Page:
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How England can stop Les Bleus and reach another World Cup semi-final



The quarter-finals. It’s the time when the giants start locking horns. England and France eased to victories over inferior opposition in Poland and Senegal in the round of 16, but this will be a totally different encounter.


The French team is far more than just one man, but Gareth Southgate must work out how to contain the phenomenon that is Kylian Mbappe if England are to stay in Qatar and dash their opponents’ ambitions of back-to-back World Cup triumphs.

Telegraph Sport’s scouting report looks into what sort of threat the World Champions will pose England – and how to counter them.


How they play

With style. But also with pragmatism. They can defend as well as attack. They position their two lightning-quick wide men – Mbappe and Ousmane Dembele – either side of the seasoned veteran Olivier Giroud. Behind them Antoine Griezmann lurks, moving all over the place, constantly looking to prompt his forwards.

In front of the defence, Adrien Rabiot does clever things while Aurélien Tchouaméni is a fierce, committed shield; the centre-backs are a lovely combination of strength and guile; while Barcelona and AC Milan would not have paid considerable fees to recruit full-backs Jules Kounde and Theo Hernandez if they were duffers. Apart from that lot, though, they are rubbish.

Olivier Giroud - How to stop Les Bleus and reach another semi-final - Odd Andersen/AFP
Olivier Giroud – How to stop Les Bleus and reach another semi-final – Odd Andersen/AFP

Star man

Kylian Mbappe. Where to start? Poland’s Matty Cash is still trying to work that one out.

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When Mbappe applied the afterburners to ease past the Aston Villa full-back during the French victory, on the stadium’s big screen they revealed that he had touched 37kph in his sprint. If he ran down half the streets of London at that pace he would be breaking the speed limit.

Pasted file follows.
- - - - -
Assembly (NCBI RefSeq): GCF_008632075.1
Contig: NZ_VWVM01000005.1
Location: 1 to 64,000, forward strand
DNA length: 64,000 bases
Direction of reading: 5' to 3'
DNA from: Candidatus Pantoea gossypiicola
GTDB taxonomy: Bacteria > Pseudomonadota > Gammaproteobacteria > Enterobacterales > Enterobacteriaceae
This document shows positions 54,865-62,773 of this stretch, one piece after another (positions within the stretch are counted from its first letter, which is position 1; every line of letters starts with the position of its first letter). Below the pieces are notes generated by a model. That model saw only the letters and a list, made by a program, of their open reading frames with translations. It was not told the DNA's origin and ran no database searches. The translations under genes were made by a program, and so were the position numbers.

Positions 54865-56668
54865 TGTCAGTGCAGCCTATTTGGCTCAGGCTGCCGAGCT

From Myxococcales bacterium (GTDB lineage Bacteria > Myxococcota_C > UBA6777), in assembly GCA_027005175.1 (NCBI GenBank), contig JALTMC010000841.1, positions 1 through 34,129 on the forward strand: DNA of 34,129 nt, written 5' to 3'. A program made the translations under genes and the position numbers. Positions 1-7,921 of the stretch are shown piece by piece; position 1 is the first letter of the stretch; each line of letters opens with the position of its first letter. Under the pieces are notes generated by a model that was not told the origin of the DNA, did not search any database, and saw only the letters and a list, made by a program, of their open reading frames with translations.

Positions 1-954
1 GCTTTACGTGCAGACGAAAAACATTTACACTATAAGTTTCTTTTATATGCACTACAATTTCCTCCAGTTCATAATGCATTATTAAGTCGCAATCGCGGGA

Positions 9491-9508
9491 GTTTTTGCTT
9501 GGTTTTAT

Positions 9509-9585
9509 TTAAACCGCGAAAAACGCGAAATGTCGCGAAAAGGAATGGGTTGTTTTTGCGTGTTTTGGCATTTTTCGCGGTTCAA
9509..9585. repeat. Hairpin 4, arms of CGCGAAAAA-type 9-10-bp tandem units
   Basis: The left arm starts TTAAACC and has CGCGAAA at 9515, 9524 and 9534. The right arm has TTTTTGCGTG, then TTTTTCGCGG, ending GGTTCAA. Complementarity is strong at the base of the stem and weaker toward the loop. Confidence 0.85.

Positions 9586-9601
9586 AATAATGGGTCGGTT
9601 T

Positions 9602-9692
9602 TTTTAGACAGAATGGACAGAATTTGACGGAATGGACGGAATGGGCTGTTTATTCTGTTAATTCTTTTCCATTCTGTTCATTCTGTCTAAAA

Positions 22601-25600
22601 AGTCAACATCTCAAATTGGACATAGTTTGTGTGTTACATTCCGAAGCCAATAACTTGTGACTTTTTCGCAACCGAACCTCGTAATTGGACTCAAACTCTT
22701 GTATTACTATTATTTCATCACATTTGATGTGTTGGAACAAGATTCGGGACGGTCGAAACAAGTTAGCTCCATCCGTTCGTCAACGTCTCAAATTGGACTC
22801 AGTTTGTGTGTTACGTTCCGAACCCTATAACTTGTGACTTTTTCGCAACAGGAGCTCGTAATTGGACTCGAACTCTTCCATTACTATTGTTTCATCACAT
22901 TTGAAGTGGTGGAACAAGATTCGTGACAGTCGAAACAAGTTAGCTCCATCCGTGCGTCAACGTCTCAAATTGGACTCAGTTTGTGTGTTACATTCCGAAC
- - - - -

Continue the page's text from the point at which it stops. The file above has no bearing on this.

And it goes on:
He is not just quick though. He has game intelligence, imagination and possesses a shot capable of demolishing a brick wall. It is by no means certain a combination of Trent Alexander-Arnold, Kyle Walker and The Roadrunner could stop him.


Who is the manager?

Didier Deschamps was centrally involved both times France won the World Cup: in 1998 he was a player, in 2018 he was the manager. Let’s just say he knows his way around this tournament. But then he is blessed with the biggest surfeit of talent in the game. Frankly, most of us could win the odd game with these players at our disposal.

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Still, while he can be a touch snappy with the press, he is an impressive figure on the touchline, calm, rational and shrewd in his substitutions. Though the manner in which he insists on covering his mouth when talking to his colleagues suggests he may be inclined to the paranoid.

Potential weaknesses

These things are relative in a side this good, but you suspect that if Deschamps could naturalise Wojciech Szczęsny in time to put him in goal for the England clash then he would.

As it happens, Tottenham’s veteran keeper Hugo Lloris, the team captain, produced a fine save when the scores were still level, using both his knees to keep out Piotr Zielinski’s effort. But as Deschamps admits, Lloris is not the best in the game at playing the ball out from the back.


“We have to improve there,” he said of his keeper’s tendency to play his defenders into trouble. It is a very small thing. But at this level, margins matter.

Hugo Lloris - How to stop Les Bleus and reach another semi-final - Odd Andersen
Hugo Lloris – How to stop Les Bleus and reach another semi-final – Odd Andersen

Big-game experience

To a man the French play for the best teams in the world – Real Madrid, Juventus, Barcelona, Bayern Munich, Manchester United – oh all right not Manchester United. They are not exactly unused to big games freighted with meaning.

As well as a smattering of Champions League titles, more than half of them have already won the World Cup, so they know precisely what to do to win a competition game. The fact is, there is no side as experienced as this lot. If only England were not obliged to meet them in the quarter-final.

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Will they fancy taking on England?

Lloris, Raphael Varane and Giroud are more than aware of their opponents, having played against and alongside them in the Premier League.

And like England they will know they have to beat the best to triumph in the tournament. Though unlike England, many of them did just that four years ago.


Besides, they are so good, so strong, so talented, they will not fear anyone, reckoning they have the wherewithal to beat all comers. As challenges go, England could not have a sterner one.

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